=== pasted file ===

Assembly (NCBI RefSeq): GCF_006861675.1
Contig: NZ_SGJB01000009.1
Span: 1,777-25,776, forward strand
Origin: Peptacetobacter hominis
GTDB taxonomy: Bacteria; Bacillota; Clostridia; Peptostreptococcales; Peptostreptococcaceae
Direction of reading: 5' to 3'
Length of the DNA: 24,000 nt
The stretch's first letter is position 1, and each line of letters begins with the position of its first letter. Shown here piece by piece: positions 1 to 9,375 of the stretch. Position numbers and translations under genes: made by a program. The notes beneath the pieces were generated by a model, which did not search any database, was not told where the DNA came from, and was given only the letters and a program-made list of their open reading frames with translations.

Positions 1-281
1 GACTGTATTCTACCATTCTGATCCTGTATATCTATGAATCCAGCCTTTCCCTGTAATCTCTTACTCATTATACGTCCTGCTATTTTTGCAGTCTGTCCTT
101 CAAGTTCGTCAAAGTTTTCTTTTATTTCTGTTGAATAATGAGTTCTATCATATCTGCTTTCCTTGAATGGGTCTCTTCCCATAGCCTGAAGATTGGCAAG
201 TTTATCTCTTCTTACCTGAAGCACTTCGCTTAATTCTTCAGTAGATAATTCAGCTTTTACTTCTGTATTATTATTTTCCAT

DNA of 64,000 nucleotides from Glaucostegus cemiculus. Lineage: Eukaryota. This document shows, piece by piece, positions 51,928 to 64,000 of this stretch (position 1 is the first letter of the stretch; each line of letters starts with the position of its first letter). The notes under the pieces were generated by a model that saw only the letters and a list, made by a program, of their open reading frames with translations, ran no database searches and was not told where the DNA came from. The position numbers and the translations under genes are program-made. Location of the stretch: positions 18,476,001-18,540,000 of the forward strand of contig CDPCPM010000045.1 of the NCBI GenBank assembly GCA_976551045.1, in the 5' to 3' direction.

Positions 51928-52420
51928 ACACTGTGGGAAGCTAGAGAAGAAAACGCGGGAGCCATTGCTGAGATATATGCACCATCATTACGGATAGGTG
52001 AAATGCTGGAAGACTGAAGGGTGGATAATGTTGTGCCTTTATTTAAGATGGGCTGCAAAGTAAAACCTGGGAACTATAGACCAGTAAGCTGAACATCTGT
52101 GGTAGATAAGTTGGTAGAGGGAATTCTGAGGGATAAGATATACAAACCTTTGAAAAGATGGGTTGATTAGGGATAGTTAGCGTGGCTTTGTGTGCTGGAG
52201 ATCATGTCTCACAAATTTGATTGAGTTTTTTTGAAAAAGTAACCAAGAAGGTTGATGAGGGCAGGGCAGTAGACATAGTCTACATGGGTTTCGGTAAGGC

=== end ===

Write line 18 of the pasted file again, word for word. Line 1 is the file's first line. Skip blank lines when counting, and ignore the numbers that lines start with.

52201 ATCATGTCTCACAAATTTGATTGAGTTTTTTTGAAAAAGTAACCAAGAAGGTTGATGAGGGCAGGGCAGTAGACATAGTCTACATGGGTTTCGGTAAGGC